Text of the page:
Great Buddha Statue in Kyoto (京の大仏)
The Great Buddha and Daibutsuden (the Great Buddha hall) will be described here.
Daibutsuden was mostly completed and approximately 19 meters high wooden Great Buddha statue decorated with lacquer and gold was set up in 1595 but collapsed due to the great earthquake in 1596 before a ceremony to consecrate a newly made Buddhist statue was held.
Hideyoshi passed away in 1598 before a ceremony to consecrate a newly made Buddhist statue, and during the same year the service was held in Daibutsuden without Great Buddha.
The enormous Daibutsuden was approximately 49 meters tall, 88 meters wide south to north and 54 meters deep east to west, and the precincts of the temple included not only Hoko-ji Temple but also Toyokuni-jinja Shrine (Kyoto City) and the Kyoto National Museum.
Construction by Hideyori
Hideyori TOYOTOMI, who was the son of Hideyoshi, succeeded his father and attempted the reconstruction of Great Buddha in copper with Katsumoto KATAGIRI as the leader, but the Buddhist statue melt due to an error by the caster and Daibutsuden was caught in a blaze in December 1602.
(There has also been a theory that it burned down due to arson in 1604.)
There was a plan brought up again to reconstruct Daibutsu and Daibutsuden in November 1608. The construction of Daibutsuden was begun in 1610; Ieyasu TOKUGAWA ordered the various nearby Daimyo (Japanese feudal lord) to support it and sent Masakiyo NAKAI, who was the carpenter, while he himself donated rice. Furthermore, the golden plate in which the Great Buddha was clad was cast in Edo ("Todaiki" (a famous chronicle describing the Early Modern age)). The ground-breaking ceremony was performed in July, and the Daibutsuden and the Great Buddha made from copper were completed in 1612.
The bosho (Buddhist temple bell) was completed in Daibutsuden in May 1614, and a rakkei hoyo (a memorial service to celebrate the construction of a temple) was held but was aborted due to an ill-omened word mentioned by Ieyasu TOKUGAWA in August concerning the inscription for a Buddhist temple bell drafted by the Zen monk Bunei Seikan of Nanzen-ji Temple. This was 'the Incident of the Hoko-ji Temple Bell in Osaka no Eki (The Siege of Osaka),' which developed into a conflict between the Toyotomi and the Tokugawa families.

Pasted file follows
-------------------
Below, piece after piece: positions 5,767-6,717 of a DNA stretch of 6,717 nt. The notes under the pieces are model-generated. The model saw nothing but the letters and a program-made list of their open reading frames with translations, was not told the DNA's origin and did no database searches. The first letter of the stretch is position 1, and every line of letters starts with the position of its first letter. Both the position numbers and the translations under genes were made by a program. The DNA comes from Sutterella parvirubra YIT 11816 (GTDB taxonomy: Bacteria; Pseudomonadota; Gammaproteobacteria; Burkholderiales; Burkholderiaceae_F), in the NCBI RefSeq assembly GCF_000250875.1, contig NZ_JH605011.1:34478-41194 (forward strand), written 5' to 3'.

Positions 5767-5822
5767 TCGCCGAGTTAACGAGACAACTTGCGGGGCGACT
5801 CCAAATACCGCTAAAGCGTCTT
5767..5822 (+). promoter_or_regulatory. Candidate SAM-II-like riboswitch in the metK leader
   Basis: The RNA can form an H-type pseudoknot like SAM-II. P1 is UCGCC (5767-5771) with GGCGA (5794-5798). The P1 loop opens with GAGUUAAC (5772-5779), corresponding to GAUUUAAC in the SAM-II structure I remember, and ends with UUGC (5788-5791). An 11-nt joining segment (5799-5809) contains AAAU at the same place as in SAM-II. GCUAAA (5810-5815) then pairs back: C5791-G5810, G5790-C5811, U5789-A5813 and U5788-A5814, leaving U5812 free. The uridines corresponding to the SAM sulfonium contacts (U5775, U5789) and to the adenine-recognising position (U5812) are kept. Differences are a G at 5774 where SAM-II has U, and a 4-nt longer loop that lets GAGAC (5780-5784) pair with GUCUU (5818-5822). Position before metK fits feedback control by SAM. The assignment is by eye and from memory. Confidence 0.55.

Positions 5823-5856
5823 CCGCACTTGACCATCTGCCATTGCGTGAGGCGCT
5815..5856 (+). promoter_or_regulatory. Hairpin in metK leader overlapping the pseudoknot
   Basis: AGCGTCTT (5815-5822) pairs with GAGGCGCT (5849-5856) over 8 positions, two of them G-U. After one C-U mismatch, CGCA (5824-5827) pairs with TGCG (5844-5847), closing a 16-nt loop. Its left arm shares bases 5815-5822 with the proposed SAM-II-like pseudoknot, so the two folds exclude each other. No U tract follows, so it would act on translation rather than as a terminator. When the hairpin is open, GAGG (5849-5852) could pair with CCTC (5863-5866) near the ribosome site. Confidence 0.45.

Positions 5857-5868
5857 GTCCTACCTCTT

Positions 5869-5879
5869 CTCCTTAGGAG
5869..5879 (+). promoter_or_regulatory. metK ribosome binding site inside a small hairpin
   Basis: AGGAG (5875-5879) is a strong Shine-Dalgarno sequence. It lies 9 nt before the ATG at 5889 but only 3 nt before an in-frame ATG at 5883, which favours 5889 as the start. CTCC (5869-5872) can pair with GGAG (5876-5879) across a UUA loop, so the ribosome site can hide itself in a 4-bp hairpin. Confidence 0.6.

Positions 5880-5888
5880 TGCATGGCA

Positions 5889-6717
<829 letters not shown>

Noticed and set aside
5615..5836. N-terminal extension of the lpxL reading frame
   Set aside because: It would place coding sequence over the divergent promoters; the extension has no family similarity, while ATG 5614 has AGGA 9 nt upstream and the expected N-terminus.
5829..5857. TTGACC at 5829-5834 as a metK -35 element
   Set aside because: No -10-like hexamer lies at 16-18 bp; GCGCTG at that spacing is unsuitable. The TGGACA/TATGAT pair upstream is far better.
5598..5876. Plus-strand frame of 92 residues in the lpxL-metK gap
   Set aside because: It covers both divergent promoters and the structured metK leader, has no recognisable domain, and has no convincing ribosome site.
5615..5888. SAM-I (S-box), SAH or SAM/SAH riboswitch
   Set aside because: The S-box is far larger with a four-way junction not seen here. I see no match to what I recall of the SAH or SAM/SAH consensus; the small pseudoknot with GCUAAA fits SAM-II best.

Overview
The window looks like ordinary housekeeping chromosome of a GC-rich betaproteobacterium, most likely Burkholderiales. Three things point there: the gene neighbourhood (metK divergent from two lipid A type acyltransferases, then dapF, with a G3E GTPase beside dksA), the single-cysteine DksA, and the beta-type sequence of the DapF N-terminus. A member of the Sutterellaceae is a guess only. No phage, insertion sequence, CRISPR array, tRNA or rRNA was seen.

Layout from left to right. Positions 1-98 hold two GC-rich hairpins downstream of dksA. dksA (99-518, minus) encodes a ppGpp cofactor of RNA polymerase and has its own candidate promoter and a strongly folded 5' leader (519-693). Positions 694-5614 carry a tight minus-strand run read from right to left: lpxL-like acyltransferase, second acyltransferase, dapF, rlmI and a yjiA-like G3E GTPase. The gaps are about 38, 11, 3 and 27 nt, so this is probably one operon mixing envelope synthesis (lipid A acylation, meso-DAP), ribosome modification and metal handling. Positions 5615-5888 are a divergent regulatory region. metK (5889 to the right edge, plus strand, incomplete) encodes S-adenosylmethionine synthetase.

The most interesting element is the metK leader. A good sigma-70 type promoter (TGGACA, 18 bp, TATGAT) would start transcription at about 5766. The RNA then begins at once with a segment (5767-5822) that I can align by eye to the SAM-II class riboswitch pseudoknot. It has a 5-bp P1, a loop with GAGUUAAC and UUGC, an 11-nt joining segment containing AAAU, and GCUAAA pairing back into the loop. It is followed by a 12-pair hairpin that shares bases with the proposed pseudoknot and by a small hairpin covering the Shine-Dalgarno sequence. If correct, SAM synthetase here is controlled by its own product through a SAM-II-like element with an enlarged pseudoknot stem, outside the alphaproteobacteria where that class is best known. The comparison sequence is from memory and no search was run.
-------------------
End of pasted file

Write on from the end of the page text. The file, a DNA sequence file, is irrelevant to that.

Additionally, the Great Buddha was damaged in the earthquake of 1662 and was thus to be reconstructed with wood. The copper from the ruined Great Buddha is said to have been used in the casting of Kanei Tsuho (coins).
Lightening struck Daibutsuden in August, 1798. The main hall, Sanmon, burned down and the wooden Great Buddha was reduced to ashes.
A children's song of Kyoto sings of this fire, 'Great Buddha of Kyoto burned due to the tenka (fire from lightening) and Sanjusangendo Temple left, don-don-don (don-don-yake (a word commonly used by Kyoto citizens for the rapidly spreading fire that started from a fire at the time of the Kinmon Incident)), kora-don-don-don.'
After January 1831
Great Buddha and Daibutsuden of a similar scale haven't been constructed since then, but during 1830 and 1843 a supporter in what is now Aichi Prefecture donated a smaller, former wooden Great Buddha statue from the shoulder up as well as its temporary housing. However, even this burned down in a midnight fire on March 28, 1973. The blaze resulted from the left-over fire of a brazier used in the temple building. Before the fire, there was a year-round exhibition of some remains of Hoko-ji and the Great Buddha.
Remnants include a belfry where the temple bell that triggered the Shomei Incident, a stone mound and pagoda engraved with various lords, and many facilities with the name 'daibutsu' (Great Buddha) in surrounding areas, such as 'Daibutsumae Police Box' (the police station in front of Great Buddha) on Shichijo-dori and Yamatooji-dori Streets.
Furthermore, the name of Shomen-dori Street (front street), which runs east and west, originated from the street that connects to the 'front' of this Daibutsuden.